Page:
Look into that angle and as a retired Airforce senior officer just do not become a critic because that is the name if the game today. Just become an honest analyst.

    • Well, you have a point. But what about the enemy- aren’t their air force better capable to intercept and neutralize IAF in the battle field today? So inevitably, IAF will have to absorb lol of attrition in the event it flares up on the Himalayan border. And without a viable domestic manufacturing base for military aircraft, it will be prudent to have as many more units in the stock as possible. Also, in the event of supply of spare parts from overseas sources dries up in an emergency, for the present stock it will be better to have more since one can always cobble from the surplus ones.

  4. Could you please factor in the f16 fighters as well as dorne’s being bought from US.

    Also some overall advancement in the technology of fighter upgrades in a graphic for 2025-2030 period.

    Twitter: @remellasuman

  5. Yes of course. We are much better of today to take-on China. They are certainly much better of militarily and economically but India too is a force to recon with. PLAAF:IAF edge is not too significant (Yet)

  6. The author needs to be given respect for his views considering the fact that he has served for several years in the IAF. People like Mr. Govindan should not be even allowed to comment, irrespective of the merits, if any, in their comments. There are quite a few observations which needs to be made: (And it is not being made for the first time by me). India lacks foresight when it comes to strategic planning; our government may talk big and make grandiose plans. Ultimately very little gets achieved. Secondly, India has become overly Pak-centric in their approach. With the rapidly changing environment in the neighbourhood, India will have to face twin threats from Pak as well as China and that too all across its northern, western and north-eastern frontiers. Thirdly, India needs to invest in R&D in money terms and in terms of human resources to take the first steps to become self-reliant in defence. India is lackadaisical in procurement of its defence needs from abroad; the delay in procuring the aircraft carrier is a case in point. Fourthly, the RM needs to understand that the IAF has a fast ageing fleet which needs to be replaced and enhanced both quantitatively and qualitatively. IAF cannot be expected to go shopping for aircraft after a war has commenced. Looking to the threat in view of the CPEC, we may have to aim for 56 squadrons.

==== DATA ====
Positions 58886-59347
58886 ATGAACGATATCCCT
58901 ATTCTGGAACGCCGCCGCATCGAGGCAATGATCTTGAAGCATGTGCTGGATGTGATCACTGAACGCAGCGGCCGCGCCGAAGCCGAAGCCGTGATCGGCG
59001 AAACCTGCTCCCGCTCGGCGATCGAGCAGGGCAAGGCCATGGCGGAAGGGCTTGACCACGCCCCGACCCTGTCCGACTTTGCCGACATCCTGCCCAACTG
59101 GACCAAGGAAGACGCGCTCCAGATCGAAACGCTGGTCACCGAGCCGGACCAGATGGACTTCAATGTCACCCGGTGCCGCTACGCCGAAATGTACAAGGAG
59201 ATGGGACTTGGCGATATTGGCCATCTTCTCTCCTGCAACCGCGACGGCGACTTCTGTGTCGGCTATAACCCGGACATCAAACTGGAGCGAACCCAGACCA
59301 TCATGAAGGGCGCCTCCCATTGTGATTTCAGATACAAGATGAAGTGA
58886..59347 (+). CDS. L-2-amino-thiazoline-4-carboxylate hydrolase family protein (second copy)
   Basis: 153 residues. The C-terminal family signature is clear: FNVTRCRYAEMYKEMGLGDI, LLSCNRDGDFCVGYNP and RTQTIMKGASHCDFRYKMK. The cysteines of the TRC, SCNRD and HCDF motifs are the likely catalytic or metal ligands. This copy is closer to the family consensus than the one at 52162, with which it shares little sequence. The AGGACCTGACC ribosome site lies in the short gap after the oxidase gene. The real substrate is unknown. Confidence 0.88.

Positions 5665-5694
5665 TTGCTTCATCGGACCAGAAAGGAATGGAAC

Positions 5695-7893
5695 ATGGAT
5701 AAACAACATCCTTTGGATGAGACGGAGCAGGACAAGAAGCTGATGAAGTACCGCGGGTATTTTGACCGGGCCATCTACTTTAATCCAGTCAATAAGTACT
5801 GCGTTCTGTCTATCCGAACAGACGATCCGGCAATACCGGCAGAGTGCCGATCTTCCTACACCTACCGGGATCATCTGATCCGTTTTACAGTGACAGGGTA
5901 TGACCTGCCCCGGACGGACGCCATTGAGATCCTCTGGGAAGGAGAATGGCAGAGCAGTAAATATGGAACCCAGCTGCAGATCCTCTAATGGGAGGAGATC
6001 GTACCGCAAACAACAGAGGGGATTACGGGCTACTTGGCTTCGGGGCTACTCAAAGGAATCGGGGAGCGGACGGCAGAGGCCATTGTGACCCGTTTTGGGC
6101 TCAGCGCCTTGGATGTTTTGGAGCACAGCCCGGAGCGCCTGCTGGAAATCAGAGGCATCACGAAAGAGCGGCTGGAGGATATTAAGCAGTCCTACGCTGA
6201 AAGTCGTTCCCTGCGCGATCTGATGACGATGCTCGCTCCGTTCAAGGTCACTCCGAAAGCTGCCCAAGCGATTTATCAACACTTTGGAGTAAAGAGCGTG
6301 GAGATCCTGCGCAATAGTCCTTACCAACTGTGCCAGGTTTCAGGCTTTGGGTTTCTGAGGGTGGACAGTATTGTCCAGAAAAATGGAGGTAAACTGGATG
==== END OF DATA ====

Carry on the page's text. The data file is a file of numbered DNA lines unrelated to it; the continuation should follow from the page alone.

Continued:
• I have not discussed war strategy in my comment. I discussed a larger geopolitical issue, in case you have not understood my comment. Please do not assume that those who write and comment are ignorant and that you are the only wise man among the readers on this forum. Your comments are garbled and gibberish. I do not want to state any further about your comments or personalised attacks on our senior officers. And if you know war strategy express your thoughts in the form of a column or article and get it reviewed instead of indulging in the nonsense that you have done.

      • You do not know what are you writing?. You only wrote the issue of CPEC and suggested 56 Squadrons. That means you want 56 squadrons. Where did you get the figure of 56 number? So the English words used against me and the suggestion are applicable to you and not to me. There are many people like you in the defence who have no control over expenditure and procure unwanted defence equipment. This is one of the reasons this country remains poor even after 70 years of Independence Navy wants Aircraft carriers and IAF wants AWACS. The result is Army is suffering.

        • I have to agree with you @Govindan,
          First keep in mind we’re poor country.

          Few Q’s
          1) Why IAF still using 3-4 decades old Aircraft, so we keep edge over PAF in numbers, its complete waste of time & resources (fuel + maintanance), I mean we’re not gonna use MiG’s or Jaguar in futureWars, Instead train our future Pilots with modern 4G++ / 5G aircrafts.

          2) We don’t need 40-50 squarden, max 35 sqaurdens will do fine, with futuristic aircrafts loaded with advanced technologies & weapons.